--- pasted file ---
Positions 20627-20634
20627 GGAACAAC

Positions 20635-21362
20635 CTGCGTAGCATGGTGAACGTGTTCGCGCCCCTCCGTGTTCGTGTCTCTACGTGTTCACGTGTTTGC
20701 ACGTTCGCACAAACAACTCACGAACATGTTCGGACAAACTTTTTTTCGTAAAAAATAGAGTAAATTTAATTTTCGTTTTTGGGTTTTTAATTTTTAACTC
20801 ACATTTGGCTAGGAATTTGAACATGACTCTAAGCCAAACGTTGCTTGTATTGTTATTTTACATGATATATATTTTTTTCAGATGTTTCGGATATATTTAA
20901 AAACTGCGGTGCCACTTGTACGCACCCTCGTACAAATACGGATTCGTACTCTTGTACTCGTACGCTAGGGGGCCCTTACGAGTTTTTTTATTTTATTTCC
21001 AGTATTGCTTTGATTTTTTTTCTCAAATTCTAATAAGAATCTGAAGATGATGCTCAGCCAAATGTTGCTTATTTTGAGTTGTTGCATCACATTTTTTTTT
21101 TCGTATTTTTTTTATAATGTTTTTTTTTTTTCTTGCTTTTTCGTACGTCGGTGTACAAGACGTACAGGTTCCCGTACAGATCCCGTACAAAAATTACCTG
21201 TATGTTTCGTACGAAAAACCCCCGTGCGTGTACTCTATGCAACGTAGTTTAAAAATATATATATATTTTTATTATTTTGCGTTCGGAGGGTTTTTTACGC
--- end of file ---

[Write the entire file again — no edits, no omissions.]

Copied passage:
Positions 20627-20634
20627 GGAACAAC

Positions 20635-21362
20635 CTGCGTAGCATGGTGAACGTGTTCGCGCCCCTCCGTGTTCGTGTCTCTACGTGTTCACGTGTTTGC
20701 ACGTTCGCACAAACAACTCACGAACATGTTCGGACAAACTTTTTTTCGTAAAAAATAGAGTAAATTTAATTTTCGTTTTTGGGTTTTTAATTTTTAACTC
20801 ACATTTGGCTAGGAATTTGAACATGACTCTAAGCCAAACGTTGCTTGTATTGTTATTTTACATGATATATATTTTTTTCAGATGTTTCGGATATATTTAA
20901 AAACTGCGGTGCCACTTGTACGCACCCTCGTACAAATACGGATTCGTACTCTTGTACTCGTACGCTAGGGGGCCCTTACGAGTTTTTTTATTTTATTTCC
21001 AGTATTGCTTTGATTTTTTTTCTCAAATTCTAATAAGAATCTGAAGATGATGCTCAGCCAAATGTTGCTTATTTTGAGTTGTTGCATCACATTTTTTTTT
21101 TCGTATTTTTTTTATAATGTTTTTTTTTTTTCTTGCTTTTTCGTACGTCGGTGTACAAGACGTACAGGTTCCCGTACAGATCCCGTACAAAAATTACCTG
21201 TATGTTTCGTACGAAAAACCCCCGTGCGTGTACTCTATGCAACGTAGTTTAAAAATATATATATATTTTTATTATTTTGCGTTCGGAGGGTTTTTTACGC